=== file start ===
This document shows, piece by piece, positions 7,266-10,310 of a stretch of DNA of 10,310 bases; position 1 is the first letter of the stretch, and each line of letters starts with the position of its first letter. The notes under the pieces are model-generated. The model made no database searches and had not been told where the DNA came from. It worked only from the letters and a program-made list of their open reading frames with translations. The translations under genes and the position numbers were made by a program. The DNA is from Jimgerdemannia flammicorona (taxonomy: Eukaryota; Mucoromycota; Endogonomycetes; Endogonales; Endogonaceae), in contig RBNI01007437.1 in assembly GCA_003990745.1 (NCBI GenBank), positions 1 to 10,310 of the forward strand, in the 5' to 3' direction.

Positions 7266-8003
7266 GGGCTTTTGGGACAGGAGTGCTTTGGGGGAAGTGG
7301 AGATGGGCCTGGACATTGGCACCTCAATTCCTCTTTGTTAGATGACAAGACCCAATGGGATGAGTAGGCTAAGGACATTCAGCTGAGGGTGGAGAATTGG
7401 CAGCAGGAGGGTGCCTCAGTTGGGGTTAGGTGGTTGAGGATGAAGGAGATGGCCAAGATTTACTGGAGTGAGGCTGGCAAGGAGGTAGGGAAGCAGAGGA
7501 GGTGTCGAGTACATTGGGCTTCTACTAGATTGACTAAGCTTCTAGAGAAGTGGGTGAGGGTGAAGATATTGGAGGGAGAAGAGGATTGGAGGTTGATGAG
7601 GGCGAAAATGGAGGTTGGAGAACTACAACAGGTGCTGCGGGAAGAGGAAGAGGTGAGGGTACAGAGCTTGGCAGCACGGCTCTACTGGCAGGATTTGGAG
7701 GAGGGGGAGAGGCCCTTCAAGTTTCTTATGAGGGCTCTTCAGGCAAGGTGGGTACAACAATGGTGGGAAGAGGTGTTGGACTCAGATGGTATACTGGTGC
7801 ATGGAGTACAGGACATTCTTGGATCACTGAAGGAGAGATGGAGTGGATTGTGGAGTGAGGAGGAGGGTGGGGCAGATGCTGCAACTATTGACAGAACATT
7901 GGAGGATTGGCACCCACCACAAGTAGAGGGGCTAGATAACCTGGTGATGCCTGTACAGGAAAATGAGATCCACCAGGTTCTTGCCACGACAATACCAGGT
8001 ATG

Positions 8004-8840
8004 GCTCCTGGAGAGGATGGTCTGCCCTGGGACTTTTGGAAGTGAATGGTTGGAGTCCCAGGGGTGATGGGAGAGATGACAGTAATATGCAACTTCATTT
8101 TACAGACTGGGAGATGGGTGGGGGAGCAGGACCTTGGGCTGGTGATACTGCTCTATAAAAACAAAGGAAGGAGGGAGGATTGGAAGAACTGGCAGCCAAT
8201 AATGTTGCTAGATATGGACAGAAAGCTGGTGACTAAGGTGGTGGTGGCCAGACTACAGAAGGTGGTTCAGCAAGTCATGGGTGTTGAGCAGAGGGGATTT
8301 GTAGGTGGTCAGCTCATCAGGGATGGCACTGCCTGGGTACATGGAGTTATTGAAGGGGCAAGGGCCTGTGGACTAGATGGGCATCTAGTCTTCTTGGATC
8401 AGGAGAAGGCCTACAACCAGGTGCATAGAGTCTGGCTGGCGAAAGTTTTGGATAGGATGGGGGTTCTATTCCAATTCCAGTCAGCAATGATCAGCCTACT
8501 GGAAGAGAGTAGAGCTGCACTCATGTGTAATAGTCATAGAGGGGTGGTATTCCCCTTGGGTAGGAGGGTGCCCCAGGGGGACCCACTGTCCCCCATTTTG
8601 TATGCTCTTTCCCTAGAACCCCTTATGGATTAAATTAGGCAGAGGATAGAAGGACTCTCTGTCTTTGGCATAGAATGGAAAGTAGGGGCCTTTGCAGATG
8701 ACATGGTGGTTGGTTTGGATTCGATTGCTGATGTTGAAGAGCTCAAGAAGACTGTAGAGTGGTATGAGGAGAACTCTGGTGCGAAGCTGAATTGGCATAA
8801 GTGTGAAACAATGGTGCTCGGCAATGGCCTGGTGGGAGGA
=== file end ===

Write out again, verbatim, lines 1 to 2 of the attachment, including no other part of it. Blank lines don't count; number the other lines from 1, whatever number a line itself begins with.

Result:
This document shows, piece by piece, positions 7,266-10,310 of a stretch of DNA of 10,310 bases; position 1 is the first letter of the stretch, and each line of letters starts with the position of its first letter. The notes under the pieces are model-generated. The model made no database searches and had not been told where the DNA came from. It worked only from the letters and a program-made list of their open reading frames with translations. The translations under genes and the position numbers were made by a program. The DNA is from Jimgerdemannia flammicorona (taxonomy: Eukaryota; Mucoromycota; Endogonomycetes; Endogonales; Endogonaceae), in contig RBNI01007437.1 in assembly GCA_003990745.1 (NCBI GenBank), positions 1 to 10,310 of the forward strand, in the 5' to 3' direction.

Positions 7266-8003